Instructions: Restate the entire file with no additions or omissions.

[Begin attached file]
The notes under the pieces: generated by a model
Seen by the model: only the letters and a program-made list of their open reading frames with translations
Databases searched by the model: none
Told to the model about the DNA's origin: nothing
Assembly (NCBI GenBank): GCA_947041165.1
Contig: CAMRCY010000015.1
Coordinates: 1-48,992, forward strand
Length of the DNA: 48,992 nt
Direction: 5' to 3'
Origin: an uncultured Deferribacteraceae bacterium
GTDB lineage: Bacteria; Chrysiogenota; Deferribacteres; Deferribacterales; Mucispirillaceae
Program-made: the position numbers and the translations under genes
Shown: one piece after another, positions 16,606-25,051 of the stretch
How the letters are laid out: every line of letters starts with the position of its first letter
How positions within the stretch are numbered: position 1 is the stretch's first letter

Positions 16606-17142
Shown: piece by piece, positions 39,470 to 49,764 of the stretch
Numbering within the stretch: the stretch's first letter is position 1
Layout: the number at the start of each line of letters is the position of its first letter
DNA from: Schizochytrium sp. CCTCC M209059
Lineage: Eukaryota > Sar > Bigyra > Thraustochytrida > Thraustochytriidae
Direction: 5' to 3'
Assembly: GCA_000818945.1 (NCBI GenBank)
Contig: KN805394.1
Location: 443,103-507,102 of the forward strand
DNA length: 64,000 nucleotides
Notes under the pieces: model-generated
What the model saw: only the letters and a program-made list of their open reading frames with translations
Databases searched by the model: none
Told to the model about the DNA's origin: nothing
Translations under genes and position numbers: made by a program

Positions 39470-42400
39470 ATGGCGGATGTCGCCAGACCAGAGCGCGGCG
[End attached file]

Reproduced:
The notes under the pieces: generated by a model
Seen by the model: only the letters and a program-made list of their open reading frames with translations
Databases searched by the model: none
Told to the model about the DNA's origin: nothing
Assembly (NCBI GenBank): GCA_947041165.1
Contig: CAMRCY010000015.1
Coordinates: 1-48,992, forward strand
Length of the DNA: 48,992 nt
Direction: 5' to 3'
Origin: an uncultured Deferribacteraceae bacterium
GTDB lineage: Bacteria; Chrysiogenota; Deferribacteres; Deferribacterales; Mucispirillaceae
Program-made: the position numbers and the translations under genes
Shown: one piece after another, positions 16,606-25,051 of the stretch
How the letters are laid out: every line of letters starts with the position of its first letter
How positions within the stretch are numbered: position 1 is the stretch's first letter

Positions 16606-17142
Shown: piece by piece, positions 39,470 to 49,764 of the stretch
Numbering within the stretch: the stretch's first letter is position 1
Layout: the number at the start of each line of letters is the position of its first letter
DNA from: Schizochytrium sp. CCTCC M209059
Lineage: Eukaryota > Sar > Bigyra > Thraustochytrida > Thraustochytriidae
Direction: 5' to 3'
Assembly: GCA_000818945.1 (NCBI GenBank)
Contig: KN805394.1
Location: 443,103-507,102 of the forward strand
DNA length: 64,000 nucleotides
Notes under the pieces: model-generated
What the model saw: only the letters and a program-made list of their open reading frames with translations
Databases searched by the model: none
Told to the model about the DNA's origin: nothing
Translations under genes and position numbers: made by a program

Positions 39470-42400
39470 ATGGCGGATGTCGCCAGACCAGAGCGCGGCG